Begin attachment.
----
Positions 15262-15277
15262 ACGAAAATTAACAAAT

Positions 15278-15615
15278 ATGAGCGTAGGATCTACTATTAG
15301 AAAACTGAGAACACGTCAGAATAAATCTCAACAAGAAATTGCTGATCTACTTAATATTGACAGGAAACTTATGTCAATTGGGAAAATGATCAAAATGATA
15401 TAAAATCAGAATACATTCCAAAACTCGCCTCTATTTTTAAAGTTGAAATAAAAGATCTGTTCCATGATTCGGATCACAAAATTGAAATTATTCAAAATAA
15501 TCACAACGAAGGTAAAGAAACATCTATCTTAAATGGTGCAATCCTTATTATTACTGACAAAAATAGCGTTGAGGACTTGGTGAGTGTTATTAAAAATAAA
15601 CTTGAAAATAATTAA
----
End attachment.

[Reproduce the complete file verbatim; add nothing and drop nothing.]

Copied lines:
Positions 15262-15277
15262 ACGAAAATTAACAAAT

Positions 15278-15615
15278 ATGAGCGTAGGATCTACTATTAG
15301 AAAACTGAGAACACGTCAGAATAAATCTCAACAAGAAATTGCTGATCTACTTAATATTGACAGGAAACTTATGTCAATTGGGAAAATGATCAAAATGATA
15401 TAAAATCAGAATACATTCCAAAACTCGCCTCTATTTTTAAAGTTGAAATAAAAGATCTGTTCCATGATTCGGATCACAAAATTGAAATTATTCAAAATAA
15501 TCACAACGAAGGTAAAGAAACATCTATCTTAAATGGTGCAATCCTTATTATTACTGACAAAAATAGCGTTGAGGACTTGGTGAGTGTTATTAAAAATAAA
15601 CTTGAAAATAATTAA